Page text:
Of many this is still true in this form, they never think of God. they go from year to year without any practical thought of God. Not only is he not in their words, but he is not in their thoughts. As the Psalmist puts it, "The wicked, through the pride of his countenance, will not seek after God: God is not at all in his thoughts." The marginal reading is very expressive: "All his thoughts are, There is no God." Whether there is a God, or not, makes no practical difference to the wicked; they have so little esteem for him that, perhaps, if we could prove that there were no God, they would feel easier in their conscience. There must be something very wrong with you when you would rather that there were no God. "Well," says one, "I do not care much whether there is a God or not; I am an agnostic. "Oh!" I said, "that is a Greek word, is it not? And the equivalent Latin word is 'Ignoramus'." Somehow, he did not like the Latin nearly as much as the Greek.
Oh, dear friends, I could not bear to be an "ignoramus" or an "agnostic" about God! I must have a God; I cannot do without him. He is to me as necessary as food to my body, and air to my lungs. The sad thing is, that many, who believe that there is a God, yet glorify him not as God, for they do not even give him a thought. I appeal to some here, whether that is not true. You go from the beginning of the week to the end of it without reflecting upon God at all. You could do as well without God as with him. Is not that the case? And must there not be something very terrible in the condition of your heart when, as a creature, you can do without a thought of your Creator, when he that has nourished you, and brought you up, is nothing to you, one of whom you never think?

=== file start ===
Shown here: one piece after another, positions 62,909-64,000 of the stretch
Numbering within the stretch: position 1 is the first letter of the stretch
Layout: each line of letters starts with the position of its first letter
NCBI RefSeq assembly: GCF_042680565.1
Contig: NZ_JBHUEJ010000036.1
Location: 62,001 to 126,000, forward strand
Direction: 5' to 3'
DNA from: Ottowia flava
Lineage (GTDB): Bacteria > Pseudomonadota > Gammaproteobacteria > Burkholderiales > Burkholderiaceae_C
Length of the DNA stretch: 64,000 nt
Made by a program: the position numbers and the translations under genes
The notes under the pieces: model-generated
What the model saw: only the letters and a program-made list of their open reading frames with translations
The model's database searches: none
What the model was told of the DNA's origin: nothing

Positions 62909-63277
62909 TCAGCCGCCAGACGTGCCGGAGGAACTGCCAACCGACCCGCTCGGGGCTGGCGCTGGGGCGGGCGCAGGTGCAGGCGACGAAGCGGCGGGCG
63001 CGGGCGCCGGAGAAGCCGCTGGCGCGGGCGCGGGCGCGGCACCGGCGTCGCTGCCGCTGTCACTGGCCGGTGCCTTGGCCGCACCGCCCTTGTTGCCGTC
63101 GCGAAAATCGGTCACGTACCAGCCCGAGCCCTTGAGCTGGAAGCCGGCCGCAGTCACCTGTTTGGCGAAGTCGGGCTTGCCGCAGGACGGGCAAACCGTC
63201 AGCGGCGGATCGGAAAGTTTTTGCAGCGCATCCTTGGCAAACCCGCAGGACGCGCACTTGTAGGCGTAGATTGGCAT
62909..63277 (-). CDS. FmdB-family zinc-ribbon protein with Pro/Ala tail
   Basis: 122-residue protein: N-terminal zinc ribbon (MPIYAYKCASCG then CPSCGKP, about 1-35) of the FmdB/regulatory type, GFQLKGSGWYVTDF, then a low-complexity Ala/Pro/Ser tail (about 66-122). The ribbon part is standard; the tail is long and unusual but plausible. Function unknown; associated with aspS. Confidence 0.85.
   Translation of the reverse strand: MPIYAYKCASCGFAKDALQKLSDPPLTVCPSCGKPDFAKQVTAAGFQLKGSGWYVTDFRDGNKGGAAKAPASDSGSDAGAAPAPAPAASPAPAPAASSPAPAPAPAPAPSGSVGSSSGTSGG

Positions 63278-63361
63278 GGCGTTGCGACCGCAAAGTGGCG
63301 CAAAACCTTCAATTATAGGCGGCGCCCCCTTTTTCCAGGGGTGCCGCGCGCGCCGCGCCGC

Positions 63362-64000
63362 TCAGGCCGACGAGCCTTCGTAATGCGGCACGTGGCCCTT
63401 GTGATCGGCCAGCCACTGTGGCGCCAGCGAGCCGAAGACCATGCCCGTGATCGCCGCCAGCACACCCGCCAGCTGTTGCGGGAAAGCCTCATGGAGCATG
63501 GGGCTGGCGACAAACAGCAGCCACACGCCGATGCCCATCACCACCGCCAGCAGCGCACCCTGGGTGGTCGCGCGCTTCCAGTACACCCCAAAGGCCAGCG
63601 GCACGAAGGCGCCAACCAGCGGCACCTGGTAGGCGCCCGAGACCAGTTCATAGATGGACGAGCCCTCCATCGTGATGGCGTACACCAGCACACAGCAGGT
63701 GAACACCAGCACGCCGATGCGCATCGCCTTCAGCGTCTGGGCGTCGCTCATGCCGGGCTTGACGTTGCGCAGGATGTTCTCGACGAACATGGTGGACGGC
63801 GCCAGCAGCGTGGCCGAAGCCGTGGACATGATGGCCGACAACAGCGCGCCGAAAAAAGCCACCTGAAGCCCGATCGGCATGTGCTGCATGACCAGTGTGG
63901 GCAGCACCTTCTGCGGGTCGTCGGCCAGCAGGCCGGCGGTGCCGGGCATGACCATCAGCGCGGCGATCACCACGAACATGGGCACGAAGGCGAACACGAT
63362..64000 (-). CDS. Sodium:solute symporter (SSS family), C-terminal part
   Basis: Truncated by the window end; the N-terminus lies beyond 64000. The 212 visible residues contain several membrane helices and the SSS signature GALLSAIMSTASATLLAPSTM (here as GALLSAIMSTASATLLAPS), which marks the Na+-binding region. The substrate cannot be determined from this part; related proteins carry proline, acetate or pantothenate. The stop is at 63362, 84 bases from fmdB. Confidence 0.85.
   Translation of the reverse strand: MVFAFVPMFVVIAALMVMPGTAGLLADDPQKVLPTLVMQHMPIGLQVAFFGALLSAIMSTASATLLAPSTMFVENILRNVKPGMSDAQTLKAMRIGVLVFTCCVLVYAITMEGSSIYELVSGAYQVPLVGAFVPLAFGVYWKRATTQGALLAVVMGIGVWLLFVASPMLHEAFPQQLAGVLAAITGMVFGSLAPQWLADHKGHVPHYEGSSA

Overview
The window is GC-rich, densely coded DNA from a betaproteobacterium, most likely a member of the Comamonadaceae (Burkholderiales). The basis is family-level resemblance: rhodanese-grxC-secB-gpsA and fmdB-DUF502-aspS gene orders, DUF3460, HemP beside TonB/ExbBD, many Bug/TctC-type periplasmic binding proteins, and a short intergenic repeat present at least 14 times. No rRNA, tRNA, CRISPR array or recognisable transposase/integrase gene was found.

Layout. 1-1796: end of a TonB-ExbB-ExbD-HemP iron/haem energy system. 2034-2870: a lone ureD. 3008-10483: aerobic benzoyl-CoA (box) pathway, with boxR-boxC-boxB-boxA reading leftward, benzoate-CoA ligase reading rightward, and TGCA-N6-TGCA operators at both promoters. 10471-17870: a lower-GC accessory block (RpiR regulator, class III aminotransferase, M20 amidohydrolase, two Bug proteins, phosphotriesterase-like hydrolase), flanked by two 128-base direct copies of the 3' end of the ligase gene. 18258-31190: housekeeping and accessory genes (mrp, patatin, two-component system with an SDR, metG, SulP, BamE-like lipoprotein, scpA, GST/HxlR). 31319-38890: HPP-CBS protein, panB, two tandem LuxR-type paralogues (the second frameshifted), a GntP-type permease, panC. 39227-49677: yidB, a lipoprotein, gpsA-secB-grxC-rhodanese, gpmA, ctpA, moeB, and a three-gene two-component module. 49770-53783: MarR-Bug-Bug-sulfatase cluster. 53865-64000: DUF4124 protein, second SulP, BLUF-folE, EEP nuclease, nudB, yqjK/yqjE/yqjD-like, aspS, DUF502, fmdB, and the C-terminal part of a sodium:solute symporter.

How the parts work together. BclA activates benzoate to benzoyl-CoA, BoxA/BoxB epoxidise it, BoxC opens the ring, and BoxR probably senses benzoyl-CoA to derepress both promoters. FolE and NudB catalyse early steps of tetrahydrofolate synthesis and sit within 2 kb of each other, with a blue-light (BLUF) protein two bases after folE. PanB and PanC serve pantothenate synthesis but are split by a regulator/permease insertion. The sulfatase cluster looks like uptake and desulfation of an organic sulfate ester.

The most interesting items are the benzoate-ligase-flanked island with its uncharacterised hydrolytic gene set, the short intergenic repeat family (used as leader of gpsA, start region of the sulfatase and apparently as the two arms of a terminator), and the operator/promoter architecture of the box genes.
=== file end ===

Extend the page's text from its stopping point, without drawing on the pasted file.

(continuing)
These people, further, have no right conceptions of God. The true conception of God is that he is all in all. If God is anything, we ought to make him everything; you cannot put God in the second place. He is Almighty, All-wise, All-gracious, knowing everything, being in every place, constantly present, the emanations of his power found in every part of the universe. God is infinitely glorious; and unless we treat him as such, we have not treated him as he ought to be treated. If there be a king, and he is set to open the door or do menial work, he is not honoured as a king should be. Shall the great God be made a lackey for our lusts? Shall we put God aside, and say to him, "When I have a more convenient season, I will send for thee: when I have more money, I will attend to religion," or, "When I can be religious, and not lose anything by it, then I will seek thee"? Dost thou treat God so?" Oh, beware, this is high treason against the King of kings! Wrong ideas of God, grovelling thoughts of God, come under the censure of the text, "When they knew God, they glorified him not as God."